When I was a kid, a visit to San Antonio’s North Star Mall meant one thing, and it wasn’t shopping. Sure, there were the obligatory hours I spent trailing my mom and my aunt through its cool halls, wholly enchanted by the splashing fountains, less so by the dress department at Joske’s. But that was a mostly tolerable prelude to lunchtime, when we’d load up in the Suburban and lumber two tenths of a mile down San Pedro to Teka Molino. Some thirty years later, I can easily call up details of the modest little restaurant (still going strong) where I had my first puffy taco: the rock walls, the stained-glass window, the scent of masa being molded into tacos and guacamole cups and bean rolls and . . .

Teka is one of a select group of puffy purveyors in the Alamo City, which claims unequivocal dominion over this Texas treasure. There’s no agreement as to who served it first, and it must be noted that Mexico has no lack of chubby-tortilla delicacies (see: salbutes, gorditas, et cetera). But it is safe to say that a San Antonio puffy taco is a work of art, the quick-fried tortilla a consummate expression of fresh masa, its crackly-chewy sapidity enhanced by a very narrow window for optimal consumption. Or, as the ever-contemplative Guy Fieri puts it, “It’s fluffy, puffy, and you can’t get enough-y.”

Note: A puffy taco is distinguished by its tortilla: a round of uncooked masa bobs in hot oil until the moisture evaporates and air pockets form. As for fillings, you’re a Texan—you don’t need to be told what to put in a taco.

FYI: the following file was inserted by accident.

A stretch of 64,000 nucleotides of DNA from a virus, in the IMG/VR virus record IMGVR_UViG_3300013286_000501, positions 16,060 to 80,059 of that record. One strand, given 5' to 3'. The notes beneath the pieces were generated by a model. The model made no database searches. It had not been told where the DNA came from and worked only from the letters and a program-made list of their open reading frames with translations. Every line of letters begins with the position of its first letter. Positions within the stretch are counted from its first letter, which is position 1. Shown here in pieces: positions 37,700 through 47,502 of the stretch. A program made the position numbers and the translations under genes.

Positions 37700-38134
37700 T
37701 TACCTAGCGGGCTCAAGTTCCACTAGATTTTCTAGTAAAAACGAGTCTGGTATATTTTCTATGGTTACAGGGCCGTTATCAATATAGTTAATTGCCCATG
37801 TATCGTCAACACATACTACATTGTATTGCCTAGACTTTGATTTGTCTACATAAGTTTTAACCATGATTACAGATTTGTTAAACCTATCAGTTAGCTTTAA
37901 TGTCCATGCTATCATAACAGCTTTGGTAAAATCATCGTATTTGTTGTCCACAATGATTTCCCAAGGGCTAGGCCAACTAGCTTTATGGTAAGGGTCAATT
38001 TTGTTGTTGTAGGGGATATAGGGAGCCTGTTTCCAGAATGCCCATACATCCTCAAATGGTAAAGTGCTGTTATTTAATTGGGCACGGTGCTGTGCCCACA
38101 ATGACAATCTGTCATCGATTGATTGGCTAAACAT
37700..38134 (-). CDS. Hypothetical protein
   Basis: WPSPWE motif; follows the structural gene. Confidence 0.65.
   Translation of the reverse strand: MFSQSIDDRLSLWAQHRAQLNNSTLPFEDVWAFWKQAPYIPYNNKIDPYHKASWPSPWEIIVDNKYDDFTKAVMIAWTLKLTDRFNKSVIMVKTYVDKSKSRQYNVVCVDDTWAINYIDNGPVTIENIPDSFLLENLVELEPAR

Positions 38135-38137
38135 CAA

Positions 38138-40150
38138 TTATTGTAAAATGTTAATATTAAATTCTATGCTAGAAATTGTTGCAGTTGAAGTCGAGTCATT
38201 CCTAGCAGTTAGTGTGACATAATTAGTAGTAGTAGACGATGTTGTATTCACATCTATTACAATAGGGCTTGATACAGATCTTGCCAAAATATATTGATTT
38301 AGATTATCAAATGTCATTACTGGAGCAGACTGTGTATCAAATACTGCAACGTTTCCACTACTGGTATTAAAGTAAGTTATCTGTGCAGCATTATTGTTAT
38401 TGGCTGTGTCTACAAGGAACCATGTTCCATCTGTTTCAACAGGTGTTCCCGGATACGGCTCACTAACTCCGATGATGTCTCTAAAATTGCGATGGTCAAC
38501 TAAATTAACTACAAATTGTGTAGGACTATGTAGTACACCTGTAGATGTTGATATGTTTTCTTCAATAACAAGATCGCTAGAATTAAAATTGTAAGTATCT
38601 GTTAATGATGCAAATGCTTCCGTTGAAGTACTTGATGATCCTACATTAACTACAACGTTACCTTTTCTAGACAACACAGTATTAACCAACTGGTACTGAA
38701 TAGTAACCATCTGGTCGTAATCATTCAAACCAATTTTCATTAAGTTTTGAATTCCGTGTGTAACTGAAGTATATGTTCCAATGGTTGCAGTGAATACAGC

The Masa

Unless you have mad masa skillz and plan to nixtamalize your own corn, buy fresh masa from a tortilleria. Masa harina is fine, but you won’t get that great corny flavor and texture.


Take a chunk of masa and roll it into a golf ball–size ball. Line the bottom of a tortilla press with some thin, slicky plastic (swipe a few pieces from a package of store-bought flour tortillas or cut some circles from a grocery bag), then place the ball on top, a little off center toward the hinges. Cover with another piece of plastic and press out the tortilla. Remove the top sheet, then turn the tortilla over on your palm and peel off the bottom sheet.


There’s a fine line between puffy and grease-sodden; the temperature of the oil is important (use a thermometer). Heat about 3 inches of canola oil in a cast-iron pot to 375 degrees. Place the tortilla in the oil; when it rises to the surface and starts to bubble up, use a spatula to press down in the middle of it, forming a gentle U-shaped crease. Let it fry for about 45 seconds more, then remove the tortilla, fill it up, and serve immediately.